We are delighted to have the lovely Elin Gregory with us today as she celebrates the release of her new book Eleventh Hour.
Very Lovely Ladies
by Elin Gregory
The male protagonist who cross dresses is a standard trope in fiction. Shakespeare’s comedies abound with them – and make perfect sense in an age when female roles were played by young men – and they can be found in books by Terry Pratchett, Tamora Pierce and even Georgette Heyer had a bash at it in The Masqueraders. History abounds with examples as well, from the real Mulan, to Mary Read, pirate, or Captain James Barry, military surgeon, though females dressing as males far outweigh the opposite.
Unfortunately, the act of wearing a different gender’s clothing has often been seen as subversive – one of the most serious allegations against Joan of Arc was that she wore male clothing – or as ridiculous as in Monty Python’s Lumberjack Song. The one place where it was accepted without question was the stage. In the 1920s impersonators tended not to be as broadly drawn as modern drag queens. There was an understanding that the audience would accept the performer as they presented unless or until the performer let them into the secret. And it must be said that some of the performers were completely gorgeous. Here, for instance is American Harry S Franklyn in a typically sultry pose.
Vesta Tilley made a very good living with her classy male impersonations. Here she is dressed as Burlington Bertie, man about town.
Another star with incredible staying power was Jimmy Slater, an English singer and comedian, who had a wildly popular act from before the Great War right through to the post WW2 demise of music hall.
Here he is dressed to kill at about the time he performed in the Splinters revue of 1928.
Jimmy’s revues boasted a huge costume budget – one fairly small revue of the 1930s actually advertised that they would show over five thousand pounds worth of costume – several years wages for the average working man. After retiring from the stage he continued his connections with performance by starting a costume hire firm for people who wanted to feel fabulous. He died in 1998, aged 100.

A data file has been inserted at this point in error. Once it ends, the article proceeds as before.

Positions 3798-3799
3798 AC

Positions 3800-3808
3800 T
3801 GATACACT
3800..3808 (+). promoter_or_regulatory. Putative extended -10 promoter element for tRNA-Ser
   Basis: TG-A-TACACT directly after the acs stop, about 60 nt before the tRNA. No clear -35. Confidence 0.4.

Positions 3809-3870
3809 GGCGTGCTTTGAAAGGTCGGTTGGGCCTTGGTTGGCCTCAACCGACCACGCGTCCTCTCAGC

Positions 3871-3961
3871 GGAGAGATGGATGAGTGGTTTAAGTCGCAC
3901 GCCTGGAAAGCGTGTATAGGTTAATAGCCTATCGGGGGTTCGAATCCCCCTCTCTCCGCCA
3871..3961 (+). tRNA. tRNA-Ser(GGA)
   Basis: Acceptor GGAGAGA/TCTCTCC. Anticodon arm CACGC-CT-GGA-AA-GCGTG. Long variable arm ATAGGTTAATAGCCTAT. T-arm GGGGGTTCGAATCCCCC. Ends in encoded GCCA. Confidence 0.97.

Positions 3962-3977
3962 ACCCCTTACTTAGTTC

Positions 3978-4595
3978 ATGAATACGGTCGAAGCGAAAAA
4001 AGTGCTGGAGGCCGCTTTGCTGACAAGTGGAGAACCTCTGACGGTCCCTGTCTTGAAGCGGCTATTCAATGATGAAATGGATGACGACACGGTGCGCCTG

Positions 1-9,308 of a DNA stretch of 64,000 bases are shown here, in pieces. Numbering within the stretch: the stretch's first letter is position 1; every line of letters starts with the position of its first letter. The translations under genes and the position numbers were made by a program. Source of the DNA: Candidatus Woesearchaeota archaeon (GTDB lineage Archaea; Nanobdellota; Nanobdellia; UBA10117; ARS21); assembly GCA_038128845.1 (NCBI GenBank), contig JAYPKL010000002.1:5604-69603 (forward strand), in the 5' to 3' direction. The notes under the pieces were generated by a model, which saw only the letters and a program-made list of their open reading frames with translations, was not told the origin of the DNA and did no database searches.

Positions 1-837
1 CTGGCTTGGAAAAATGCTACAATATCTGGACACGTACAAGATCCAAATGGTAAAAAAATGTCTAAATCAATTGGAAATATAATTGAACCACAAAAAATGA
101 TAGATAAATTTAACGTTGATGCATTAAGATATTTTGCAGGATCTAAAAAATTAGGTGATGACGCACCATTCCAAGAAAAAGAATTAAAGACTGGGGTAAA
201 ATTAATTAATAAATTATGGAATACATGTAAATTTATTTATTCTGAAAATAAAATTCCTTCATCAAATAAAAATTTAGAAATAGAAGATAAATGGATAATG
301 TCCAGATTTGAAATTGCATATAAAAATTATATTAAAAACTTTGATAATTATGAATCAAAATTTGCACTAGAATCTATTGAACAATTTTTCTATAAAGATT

But did spies ever cross-dress?
Well, of course they did? Women generally aren’t seen as a threat and women who aren’t particularly attractive aren’t even noticed as long as what they are doing makes sense for where they are. The 18th century Chevalier D’Eon exploited this in his espionage work for the French serving as a maid in the household of a foreign diplomat.
In 1861, General Nathaniel Lyon assumed female attire, dressing as an elderly farmer’s wife in order to spy on the enemy during the American Civil War.
One wonders how convincing the disguise could be with those luxurious whiskers.
In 1941 Lieutenant Colonel Dudley Clarke didn’t have whiskers but still caused an international incident when arrested in neutral Madrid in a tailored outfit of female clothing that fitted him to perfection from hat to shoes. He proved to have a spare set in his suitcase, plus a list of contacts and a roll of the superfine lavatory paper commonly used to make tracings and send notes, because while robust it could be rolled up into the very small carrier pigeon message tubes. Clarke insisted that he was merely researching how women are treated but the police didn’t buy it so Churchill had to arrange for Clarke’s removal to the safety of Gibraltar. At no time does he seem to have been reprimanded for his pretence but was pilloried for the heinous crime of being found out.
Precedent established, it seemed fine to combine the attributes of the cross dressing spy with the expert female impersonators in the character of Miles. Well but not flashily dressed, attractive but not eye-catching, Miles as Millie can move through the streets of London unobserved.
The Eleventh Hour
Publisher ~ Manifold Press
Published ~ 1st August 2016
Genre ~ Historical M/M Romance
Borrowed from the Secret Intelligence Service cipher department to assist Briers Allerdale - a field agent returning to 1920s London with news of a dangerous anarchist plot - Miles Siward moves into a 'couples only' boarding house, posing as Allerdale’s 'wife'. Miles relishes the opportunity to allow his alter ego, Millie, to spread her wings but if Miles wants the other agent’s respect he can never betray how much he enjoys being Millie nor how attractive he finds Allerdale.
Pursuing a ruthless enemy who wants to throw Europe back into the horrors of the Great War, Briers and Miles are helped and hindered by nosy landladies, water board officials, suave gentlemen representing foreign powers and their own increasing attraction to each other.
Will they catch their quarry? Will they find love? Could they hope for both?
The clock is ticking.
Meet Elin Gregory
Elin Gregory lives in South Wales and works in a museum in a castle built on the edge of a Roman Fort! She reckons that's a pretty cool job.
Elin usually writes on historical subjects, and enjoys weaving the weird and wonderful facts she comes across in her research into her plots. She likes her heroes hard as nails but capable of tenderness when circumstances allow. Often they are in danger, frequently they have to make hard choices, but happy endings are always assured.
Current works in progress include one set during the Great War, another in WW2, one set in the Dark Ages and a series of contemporary romances set in a small town on the Welsh border.